Thursday, January 6, 2011

Distractions during meeting for worship

Quaker meeting for worship may seem simple--and it is--but it can also be hard and require discipline. In the silence of meeting for worship, every minor sound can seem disruptive if we don't discipline ourselves to see distractions as opportunities for spiritual growth, as Douglas Steere suggests in his introduction to "Quaker Spirituality":

"[Some Friends] are troubled by all kinds of distractions that intrude into the silence. Some of these distractions are physical ones: noise of all kinds in this restless world we live in, a body that they find cannot still, or the entrance into meeting of some latecomer. These can often be dealt with by lifting the noises into an inward prayer: "O God, may I enter into Your Presence with all the swift movement that is in that airplane that I hear flying overhead" or "O God, I thank you that our friend who has come late has come at all, and may he be especially blessed.

"Others may suffer from far more difficult distractions: the internal ones that come from our own mental grappling with unsettled issues, with difficult decisions, with all kinds of irrelevant thoughts that tumble in. They learn in time how to deal with these by acknowledging them as parts of their own uncollected lives that of course float up to the surface of consciousness in such a moment of freedom and that demand their attention. The Jews have a suggestive hint about dealing with mental distractions by describing them as a part of ourselves that sense a blessing is about to come and appear because they want to be sure to be hallowed by it! In either of these types of distractions, Friends learn not to try to suppress them but to acknowledge their presence and abandon themselves to being open to the inward Christ, the Guide, the Renewer, even if the distractions continue to be there without."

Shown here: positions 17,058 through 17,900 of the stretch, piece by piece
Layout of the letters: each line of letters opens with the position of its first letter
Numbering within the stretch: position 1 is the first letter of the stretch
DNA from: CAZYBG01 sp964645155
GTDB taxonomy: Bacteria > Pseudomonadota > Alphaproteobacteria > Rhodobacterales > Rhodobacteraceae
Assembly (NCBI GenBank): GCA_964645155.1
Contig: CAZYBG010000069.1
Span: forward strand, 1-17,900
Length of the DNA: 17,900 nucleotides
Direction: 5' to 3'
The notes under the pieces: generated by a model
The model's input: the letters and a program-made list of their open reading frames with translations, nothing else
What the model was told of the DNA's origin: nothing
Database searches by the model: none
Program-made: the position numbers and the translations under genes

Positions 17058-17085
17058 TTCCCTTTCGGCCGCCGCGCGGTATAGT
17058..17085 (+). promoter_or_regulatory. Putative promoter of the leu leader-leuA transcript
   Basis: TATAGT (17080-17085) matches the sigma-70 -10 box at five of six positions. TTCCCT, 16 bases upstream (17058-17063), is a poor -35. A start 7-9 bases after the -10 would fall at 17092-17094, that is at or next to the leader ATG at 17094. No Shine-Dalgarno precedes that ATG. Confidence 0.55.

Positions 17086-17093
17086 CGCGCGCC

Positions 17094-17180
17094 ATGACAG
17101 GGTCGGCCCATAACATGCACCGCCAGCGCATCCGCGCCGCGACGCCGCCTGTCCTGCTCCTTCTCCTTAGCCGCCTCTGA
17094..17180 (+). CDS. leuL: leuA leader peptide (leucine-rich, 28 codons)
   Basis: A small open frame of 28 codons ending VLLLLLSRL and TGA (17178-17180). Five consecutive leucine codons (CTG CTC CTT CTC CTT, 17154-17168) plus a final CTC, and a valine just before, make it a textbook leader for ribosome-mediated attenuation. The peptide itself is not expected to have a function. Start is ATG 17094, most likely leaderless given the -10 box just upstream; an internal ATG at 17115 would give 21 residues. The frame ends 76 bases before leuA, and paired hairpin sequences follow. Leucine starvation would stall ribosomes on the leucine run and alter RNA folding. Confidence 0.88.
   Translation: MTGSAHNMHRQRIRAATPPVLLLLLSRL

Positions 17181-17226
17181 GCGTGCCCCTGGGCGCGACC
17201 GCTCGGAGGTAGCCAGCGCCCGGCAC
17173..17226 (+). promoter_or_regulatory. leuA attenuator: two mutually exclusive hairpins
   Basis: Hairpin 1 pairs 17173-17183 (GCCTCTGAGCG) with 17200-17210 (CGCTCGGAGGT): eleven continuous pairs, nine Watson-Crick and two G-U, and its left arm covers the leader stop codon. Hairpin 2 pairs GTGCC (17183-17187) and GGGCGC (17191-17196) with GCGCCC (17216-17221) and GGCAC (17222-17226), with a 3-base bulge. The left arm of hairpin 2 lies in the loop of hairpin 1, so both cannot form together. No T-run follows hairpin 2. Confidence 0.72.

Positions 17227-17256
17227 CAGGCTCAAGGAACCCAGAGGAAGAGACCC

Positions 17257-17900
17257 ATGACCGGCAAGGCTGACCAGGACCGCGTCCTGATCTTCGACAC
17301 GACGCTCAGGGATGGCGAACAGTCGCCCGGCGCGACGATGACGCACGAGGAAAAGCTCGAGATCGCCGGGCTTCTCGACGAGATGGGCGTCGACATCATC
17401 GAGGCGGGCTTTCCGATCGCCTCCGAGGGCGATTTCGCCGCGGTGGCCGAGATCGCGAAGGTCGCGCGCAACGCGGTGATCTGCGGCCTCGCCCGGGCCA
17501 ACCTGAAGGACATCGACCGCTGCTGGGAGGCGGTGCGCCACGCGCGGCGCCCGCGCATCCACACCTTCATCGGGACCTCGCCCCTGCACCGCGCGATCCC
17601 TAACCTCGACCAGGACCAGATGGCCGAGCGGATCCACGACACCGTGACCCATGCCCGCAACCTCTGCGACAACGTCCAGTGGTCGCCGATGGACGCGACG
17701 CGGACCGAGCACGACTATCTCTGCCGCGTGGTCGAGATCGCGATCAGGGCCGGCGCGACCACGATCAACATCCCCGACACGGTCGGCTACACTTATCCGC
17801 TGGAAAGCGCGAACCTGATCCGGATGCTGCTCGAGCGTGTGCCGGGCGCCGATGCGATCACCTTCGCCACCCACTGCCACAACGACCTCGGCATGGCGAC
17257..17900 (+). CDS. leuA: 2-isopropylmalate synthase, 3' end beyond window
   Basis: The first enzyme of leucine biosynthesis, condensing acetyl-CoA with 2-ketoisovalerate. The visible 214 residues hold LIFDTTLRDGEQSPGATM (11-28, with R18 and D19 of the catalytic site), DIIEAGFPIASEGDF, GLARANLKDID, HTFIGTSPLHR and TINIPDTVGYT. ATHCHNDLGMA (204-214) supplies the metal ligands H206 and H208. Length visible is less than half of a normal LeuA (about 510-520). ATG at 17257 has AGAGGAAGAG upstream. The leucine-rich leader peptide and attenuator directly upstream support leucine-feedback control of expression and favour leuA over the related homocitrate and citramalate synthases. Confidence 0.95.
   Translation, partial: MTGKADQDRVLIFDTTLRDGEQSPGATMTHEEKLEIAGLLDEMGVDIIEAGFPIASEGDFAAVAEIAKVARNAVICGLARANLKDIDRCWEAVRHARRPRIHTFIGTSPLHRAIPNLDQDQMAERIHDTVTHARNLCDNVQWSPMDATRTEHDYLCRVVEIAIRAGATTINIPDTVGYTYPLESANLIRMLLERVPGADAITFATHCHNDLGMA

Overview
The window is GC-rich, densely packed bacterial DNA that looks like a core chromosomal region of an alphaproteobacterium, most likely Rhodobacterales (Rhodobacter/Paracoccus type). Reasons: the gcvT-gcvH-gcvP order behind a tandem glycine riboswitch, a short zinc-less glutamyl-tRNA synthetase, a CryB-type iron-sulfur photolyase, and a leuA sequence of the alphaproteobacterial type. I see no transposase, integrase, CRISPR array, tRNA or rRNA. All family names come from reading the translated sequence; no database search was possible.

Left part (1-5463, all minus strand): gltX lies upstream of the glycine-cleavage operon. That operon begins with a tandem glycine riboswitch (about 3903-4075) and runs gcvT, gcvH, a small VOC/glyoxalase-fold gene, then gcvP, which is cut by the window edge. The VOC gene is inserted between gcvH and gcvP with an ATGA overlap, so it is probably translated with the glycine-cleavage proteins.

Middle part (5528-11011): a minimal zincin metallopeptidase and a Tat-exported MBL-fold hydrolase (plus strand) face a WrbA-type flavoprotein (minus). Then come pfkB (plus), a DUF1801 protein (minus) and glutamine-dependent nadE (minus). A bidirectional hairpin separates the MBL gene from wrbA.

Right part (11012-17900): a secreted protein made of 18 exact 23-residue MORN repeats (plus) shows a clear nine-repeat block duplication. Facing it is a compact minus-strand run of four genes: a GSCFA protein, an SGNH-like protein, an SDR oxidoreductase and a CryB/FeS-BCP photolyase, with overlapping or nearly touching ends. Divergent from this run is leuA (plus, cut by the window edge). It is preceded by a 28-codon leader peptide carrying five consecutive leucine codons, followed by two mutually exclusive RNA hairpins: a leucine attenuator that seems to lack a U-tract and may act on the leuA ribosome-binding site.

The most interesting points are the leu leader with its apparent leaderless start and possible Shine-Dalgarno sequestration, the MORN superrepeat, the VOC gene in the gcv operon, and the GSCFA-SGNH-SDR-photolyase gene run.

This past week at my Meeting, an elderly woman named Dora was having trouble with her oxygen tank and the hissing sound made it difficult to focus or to hear another Friend's message.

It was an awkward moment, and it was tempting to become annoyed. Instead, I focused on my breath, and on cultivating compassion. I thought of how my mother suffered from emphysema and how painful it was for her to breathe and how I learned to feel empathy for her during this trying period. (My mother was a smoker who refused to give up cigarettes, and I had to learn how to let go of my judgmentalism and love my mother as she was, quirks and all.) Soon loving feelings arose in my heart, and I sent them in Dora's direction. Two Friends who were next to Dora began attending to the problem by calming her down and adjusting her oxygen tanks. I felt grateful for them and for another Friend's message acknowledging her appreciation of their solicitude.

As I centered down, reflecting on what had happened, and focusing on my breathing, as I often do, I began to realize in a visceral way the importance of the breath, how crucial it is for life---we can live for a month or more without food, a week without water, but only a few minutes without oxygen--so it is with the divine Spirit that the Hindus call prana, and the Hebrews called Ruah, the sacred breath of God, our true Life. We cannot live even for a second without the Divine Spirit sustaining us.

By means of these reflections, partly cultivated, partly inspired, a "distraction" became a blessing--a way to appreciate how the Divine works in every moment and in every situation, and through every person, if only we are willing to let go of our egos and be open to what our Inward Light reveals.

1 comment:

  1. I have led groups of children and groups of adults in silent prayer with these instructions: when you hear outside noises, don't try to ignore them. In fact, listen for as many sounds as you can, and see if you can incorporate some of them into your prayer.

    It is amazing how many sounds you can actually hear when you are quiet: electricity humming, cars on the street, the breathing of the person next to you, a distant airplane, etc. etc. Usually we don't even notice such sounds. It's nice to actually hear the world around you. And it's much easier to incorporate such things into your prayer than ignore them, especially if you are an easily distracted person like me. :-)